Archive for Thelma Todd

Shorthand

Posted in FILM with tags , , , , , , , , on August 20, 2021 by dcairns

Got two preview discs from Masters of Cinema’s first EARLY UNIVERSAL set — possibly a must! William Wyler’s THE SHAKEDOWN (1929) was the only film known to me, and certainly he’s the best-known director of the bunch. I reviewed the movie a decade or so ago when I had a bootleg with attractive Italian intertitles. Now the film, which is excellent, looks MUCH nicer.

But I want to talk a bit about SHIELD OF HONOR (1927), also in the set, the first film I’ve seen directed by Emory Johnson, and a very fine job. I’ll have to see what else I can locate by this guy. The main cast was largely unknown to me but key supporting floozy Thelma Todd is introduced with a rushing track-in and a suggestive intertitle.

Now, I ask you, was it REALLY necessary to split the word “dictation” so the first syllable stands alone?

The movie begins with a gushing tribute to the courage and self-sacrifice of the police force, which I’m afraid I wasn’t ideally conditioned to appreciate as I’ve been listening avidly to Five to Four, “a podcast about how much the Supreme Court sucks,” which includes numerous accounts of truly egregious police misconduct. And, to be honest, this is a fairly routine cop show in essence. But delivered with a lot of panache and groovy 1927 production values including great miniature shots. The hero is a FLYING COP (in an aeroplane), giving the FX department a work-out — I think there are more special effects shots than actual flying ones by a factor of ten to one.

Spielbergian!

Johnson’s last film as director (he had an acting career that continued in small roles until the forties) is on YouTube but I haven’t checked it out yet. The title, THE PHANTOM EXPRESS, is enticing.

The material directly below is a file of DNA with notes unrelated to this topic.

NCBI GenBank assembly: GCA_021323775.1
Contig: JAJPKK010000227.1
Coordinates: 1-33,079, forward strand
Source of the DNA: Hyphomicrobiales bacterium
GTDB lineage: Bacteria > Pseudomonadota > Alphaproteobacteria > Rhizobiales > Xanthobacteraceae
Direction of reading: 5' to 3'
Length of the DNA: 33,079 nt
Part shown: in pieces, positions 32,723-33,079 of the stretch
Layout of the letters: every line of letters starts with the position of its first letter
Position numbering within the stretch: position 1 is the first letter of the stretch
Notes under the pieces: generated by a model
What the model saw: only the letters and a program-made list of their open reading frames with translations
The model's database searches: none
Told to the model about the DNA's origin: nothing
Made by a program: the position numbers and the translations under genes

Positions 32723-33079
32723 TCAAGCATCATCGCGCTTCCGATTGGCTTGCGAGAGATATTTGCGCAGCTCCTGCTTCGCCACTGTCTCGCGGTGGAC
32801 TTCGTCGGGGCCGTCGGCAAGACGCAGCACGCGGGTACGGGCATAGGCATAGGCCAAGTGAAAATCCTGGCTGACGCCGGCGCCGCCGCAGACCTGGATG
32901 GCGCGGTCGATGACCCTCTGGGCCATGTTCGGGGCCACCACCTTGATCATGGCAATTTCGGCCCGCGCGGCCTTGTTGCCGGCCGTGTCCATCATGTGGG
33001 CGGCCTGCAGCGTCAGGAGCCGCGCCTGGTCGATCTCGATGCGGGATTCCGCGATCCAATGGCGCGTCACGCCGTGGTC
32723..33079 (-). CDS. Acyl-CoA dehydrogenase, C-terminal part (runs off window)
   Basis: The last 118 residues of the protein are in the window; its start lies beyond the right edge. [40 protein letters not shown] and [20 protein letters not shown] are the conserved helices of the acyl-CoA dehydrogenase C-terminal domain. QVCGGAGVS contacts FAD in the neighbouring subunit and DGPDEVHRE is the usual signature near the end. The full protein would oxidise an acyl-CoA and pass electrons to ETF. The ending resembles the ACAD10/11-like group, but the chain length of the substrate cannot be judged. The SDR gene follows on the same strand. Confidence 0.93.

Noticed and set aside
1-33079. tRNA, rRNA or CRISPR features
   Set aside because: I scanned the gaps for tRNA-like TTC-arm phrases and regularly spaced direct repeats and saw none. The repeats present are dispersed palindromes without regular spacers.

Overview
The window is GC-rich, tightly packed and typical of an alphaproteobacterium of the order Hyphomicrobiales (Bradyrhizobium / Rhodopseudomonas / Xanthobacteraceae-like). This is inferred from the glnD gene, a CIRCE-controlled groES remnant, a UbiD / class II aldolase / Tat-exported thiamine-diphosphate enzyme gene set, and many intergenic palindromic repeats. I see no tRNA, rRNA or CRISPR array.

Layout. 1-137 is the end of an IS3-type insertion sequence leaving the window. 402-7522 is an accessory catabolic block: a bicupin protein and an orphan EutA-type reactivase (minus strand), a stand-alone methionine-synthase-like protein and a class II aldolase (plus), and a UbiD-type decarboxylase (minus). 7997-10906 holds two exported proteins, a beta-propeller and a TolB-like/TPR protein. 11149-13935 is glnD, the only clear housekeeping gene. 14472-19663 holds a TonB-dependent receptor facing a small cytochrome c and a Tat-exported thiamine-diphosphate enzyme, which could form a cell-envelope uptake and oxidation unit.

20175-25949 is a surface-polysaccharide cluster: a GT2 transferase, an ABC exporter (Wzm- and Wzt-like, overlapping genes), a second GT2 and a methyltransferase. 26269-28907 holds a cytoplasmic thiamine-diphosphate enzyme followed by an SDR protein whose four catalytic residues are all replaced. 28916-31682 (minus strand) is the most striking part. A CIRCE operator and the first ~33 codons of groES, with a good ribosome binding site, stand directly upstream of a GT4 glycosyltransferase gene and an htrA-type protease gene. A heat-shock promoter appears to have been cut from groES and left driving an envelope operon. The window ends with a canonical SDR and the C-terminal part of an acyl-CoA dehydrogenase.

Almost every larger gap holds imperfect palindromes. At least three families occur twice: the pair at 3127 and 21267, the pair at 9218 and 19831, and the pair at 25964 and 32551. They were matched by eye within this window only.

When Saturday Comes

Posted in FILM, MUSIC with tags , , , , , , , , , , , , on March 22, 2018 by dcairns

On Saturday we’ll be in Bo’ness at the Hippodrome Silent Film Festival. Time and budgetary constraints mean I’m not seeing any of the shows before then, since I’d have to travel through by train and then bus and that can get expensive in addition to the (reasonably-priced) cost of the films themselves. But to compensate for that, on Saturday we aim to see EVERYTHING.

10.30 a.m. SAVING SISTER SUSIE with Dorothy Devore, and THE KID REPORTER with Baby Peggy. Neil Brand at the piano.

Lunch.

13.30 FEN DOU (STRIVING). This one’s a gamble because I haven’t been blown away by the little Chinese silent cinema I’ve seen (not even the acclaimed THE GODDESS), but when else will I get a chance to see it? Plus the music, by Stephen Horne & Frank Bockus, is sure to be excellent. The movie itself could be a masterpiece, and is almost certain to be better than hanging around on a cold Saturday in Bo’ness until —

16.30 DER SCHATZ (THE CASTLE). Music by Alois Kott. Pabst’s first feature and one of his most expressionistic films. Should be awesome on the Hippodrome’s big screen.

18.30 Dinner at the Bo’ness Railway Station (home of vintage steam trains that appear in nearly every British period movie) and a screening of THE GREAT K&A TRAIN ROBBERY with Tom Mix on the station platform.

20.00 Double-bill of THE PENALTY with Lon Chaney and Benjamin Christensen’s SEVEN FOOTPRINTS TO SATAN (pictured) with Thelma Todd, for which I’ve written the programme notes. Graeme Stephen & Pete Harvey will be accompanying the former, with Jane Gardner & Roddy Long (THE NORTHLEACH HORROR) scoring the latter.

And then, hopefully, we get a lift home, or at least as far as the Linlithgow train station…

The Sunday Intertitle: The Mute Todd

Posted in FILM with tags , , , , , , , on March 11, 2018 by dcairns

Delighted to be writing screening notes for this year’s Hippodrome Festival of Silent Film — this time, I’m covering a horror double feature of Lon Chaney in Wallace Worsley’s crime-shocker THE PENALTY and Thelma Todd in Benjamin Christensen’s surreal nightmare comedy SEVEN FOOTPRINTS TO SATAN, at last visible in a pristine restoration. It’s revealed as a very beautiful piece of work, raising the cinema of sensation to gloriously absurd heights. (The version I’ve quote from here is much sharper than the YouTube source, but it’s not the new cleaned-up print.)

I’m guilty of something of a misstatement in the video essay for Dreyer’s MICHAEL I just completed. I say that Benjamin Christensen’s Hollywood films lack the weirdness of HAXAN. Not true in this case!

I’ll republish my notes here after the show if that’s OK with the Hippodrome.